We have to honor our veterans. The statistic is that 22 veterans commit suicide each day.

You might think we had no business starting the wars in Iraq and Afghanistan (I do not think we should have started these wars.) Yet that is beside the point when Americans join our armed services to serve our country. We have to honor our veterans and regard them with the highest esteem.

You can watch the Joe Bruni documentary here on CNN.

Our veterans deserve better. They deserve better than to be cooked to death in prison like Jerome Murdough who had a mental illness and was homeless and was sent to jail.

The time is now to get real: our veterans deserve better.

Humanity Inside Vanity

I don’t consider myself to be a superstar or celebrity. I’m an ordinary person.

What’s different is that I dared fight for my rights. I challenged the status quo. I rebelled the role of mental patient way back in 1990 when I dared to think I could have a better life than the one I was presented with. I didn’t want to collect SSI and live in a dangerous apartment complex on the edge of town for the rest of my life.

I was a creative, quirky young girl who listened to the Jesus and Mary Chain drowning her ears in Psychocandy until and after the day I needed real mind candy.

In the Zadie Smith link I offered last week, Zadie alluded to how an author sees each book in the rear-view mirror of her life when she was a different person writing it.

At 50, I’m drawn to the humanity inside the vanity.

Now I’m more interested in the beauty inside of us all. I wake at 3 a.m. and scan a fashion magazine. The Dolce & Gabbana dress reads per la mamma piu bella nel mondo. I know it is Italian for the most most beautiful mother in the world. At 50 I think it counts more that you can translate Italian into English than whether your face is wrinkle-free or you wear sunscreen every day.

I’m interested now in the stories of how women (and guys) put themselves together; like an author composes characters and their lives.

I also think: the goal is to get to 50 and be at a point where your illness doesn’t continue to dominate your life.

Now I differ from pop psychologists who urge everyone to “get happy” all the time every day. I’m the number-one fan of acting true to yourself. A person can be rude or crude and that could be who they are. So be it. That’s who they are.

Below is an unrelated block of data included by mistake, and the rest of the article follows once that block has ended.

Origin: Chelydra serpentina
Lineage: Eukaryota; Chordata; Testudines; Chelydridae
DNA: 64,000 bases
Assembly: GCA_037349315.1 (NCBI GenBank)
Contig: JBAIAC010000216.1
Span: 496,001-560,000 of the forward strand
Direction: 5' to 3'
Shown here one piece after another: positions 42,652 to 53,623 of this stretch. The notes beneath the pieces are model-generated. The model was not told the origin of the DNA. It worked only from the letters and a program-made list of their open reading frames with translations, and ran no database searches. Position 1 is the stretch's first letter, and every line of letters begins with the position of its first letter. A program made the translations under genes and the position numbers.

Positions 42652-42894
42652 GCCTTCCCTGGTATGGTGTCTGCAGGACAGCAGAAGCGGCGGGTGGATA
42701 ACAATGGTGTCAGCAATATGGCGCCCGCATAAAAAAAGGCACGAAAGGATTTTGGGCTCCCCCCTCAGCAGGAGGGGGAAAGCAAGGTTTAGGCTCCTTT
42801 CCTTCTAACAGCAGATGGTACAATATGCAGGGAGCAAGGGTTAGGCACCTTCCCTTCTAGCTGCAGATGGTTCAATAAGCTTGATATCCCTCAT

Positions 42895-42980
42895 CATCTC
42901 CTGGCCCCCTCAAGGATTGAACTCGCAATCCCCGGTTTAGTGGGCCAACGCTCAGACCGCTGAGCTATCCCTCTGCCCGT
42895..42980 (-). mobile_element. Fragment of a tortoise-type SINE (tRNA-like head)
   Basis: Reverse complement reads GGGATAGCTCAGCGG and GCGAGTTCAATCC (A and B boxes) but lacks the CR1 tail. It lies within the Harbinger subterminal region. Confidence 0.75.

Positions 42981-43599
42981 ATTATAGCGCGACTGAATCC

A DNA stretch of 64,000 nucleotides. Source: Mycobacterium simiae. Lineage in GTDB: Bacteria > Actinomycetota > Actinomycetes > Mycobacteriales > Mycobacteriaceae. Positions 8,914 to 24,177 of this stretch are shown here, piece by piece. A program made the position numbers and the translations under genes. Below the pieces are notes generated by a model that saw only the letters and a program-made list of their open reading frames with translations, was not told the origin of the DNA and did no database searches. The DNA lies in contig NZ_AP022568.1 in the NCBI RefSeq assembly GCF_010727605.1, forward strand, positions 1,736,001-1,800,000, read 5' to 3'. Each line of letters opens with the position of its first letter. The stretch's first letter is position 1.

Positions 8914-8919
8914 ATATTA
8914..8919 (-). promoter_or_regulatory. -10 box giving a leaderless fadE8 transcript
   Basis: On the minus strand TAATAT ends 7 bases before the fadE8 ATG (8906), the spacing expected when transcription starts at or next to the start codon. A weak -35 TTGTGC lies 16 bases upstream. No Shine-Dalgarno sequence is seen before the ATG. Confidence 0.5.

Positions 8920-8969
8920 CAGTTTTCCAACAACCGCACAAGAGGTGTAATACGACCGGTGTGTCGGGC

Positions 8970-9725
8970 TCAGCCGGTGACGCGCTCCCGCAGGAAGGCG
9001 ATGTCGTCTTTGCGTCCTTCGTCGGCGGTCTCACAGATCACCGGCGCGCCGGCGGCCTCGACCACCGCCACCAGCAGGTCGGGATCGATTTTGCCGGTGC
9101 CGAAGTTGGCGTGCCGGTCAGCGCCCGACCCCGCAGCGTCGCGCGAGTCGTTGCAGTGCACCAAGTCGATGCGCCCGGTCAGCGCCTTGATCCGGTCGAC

Crafting characters in a novel is a gift. And like I wrote in here before truly seeing and observing and accepting and understanding how people are inside is a gift that we must hone.

The greatest gift we can give another person is to honor who they are.

The greatest gift we can give ourselves is to honor our nature.

Seeing the humanity inside the vanity: I’m all for this.

Zadie Smith on Writing and Writers

Thursday I was unable to write a blog entry so I’m going to post one today. I’ll focus on the writing life again and back track in the coming week to other topics.

Zadie Smith is famous for writing the first novel White Teeth. While I did not read that novel I read 50 pages of her novel The Autograph Man. The book bored me and I didn’t find it to be exceptional so I quit reading it. Also: the main character had no redeeming features that would’ve allowed me to like him even though he was repulsive in his behavior.

Though this has been my experience I can say that Zadie Smith redeems herself by talking about the craft of writing on the Internet and by giving readers her 10 rules of writing. She defines writers as Macro Planners or Micro Managers.

I’m in the macro planner camp. Yet more than this I can see the scenes of novels in my head like I’m a director filming a movie. I can visualize the action of a novel in my head clear as real events.

It also helps to cut out photos from magazines that can give you a visual cue as to how a character looks or what a room looks like or of other images in a book.

I have also gone to bed at night and in my sleep I’ve dreamed of the plots of novels. Ideas for plots of novels have come to me in my sleep. Like any macro manager I don’t write a book from beginning to middle to end: I write the scenes that resonate with me at that particular moment.

I also find that dialogue pops into my head at random moments during the day or night, on weekdays or on the weekend.

To be fair I most likely have to read White Teeth or NW to see if I can adjust my view of Zadie Smith’s writing.

Read Zadie Smith’s views on two types of writers.  Her style of crafting a novel might be different. Each style is rightfully useful on its own. One style is not any better than another.

Last of the Independents

In the 1980s disc jockeys played the music of bands signed to indie record labels instead of major record labels.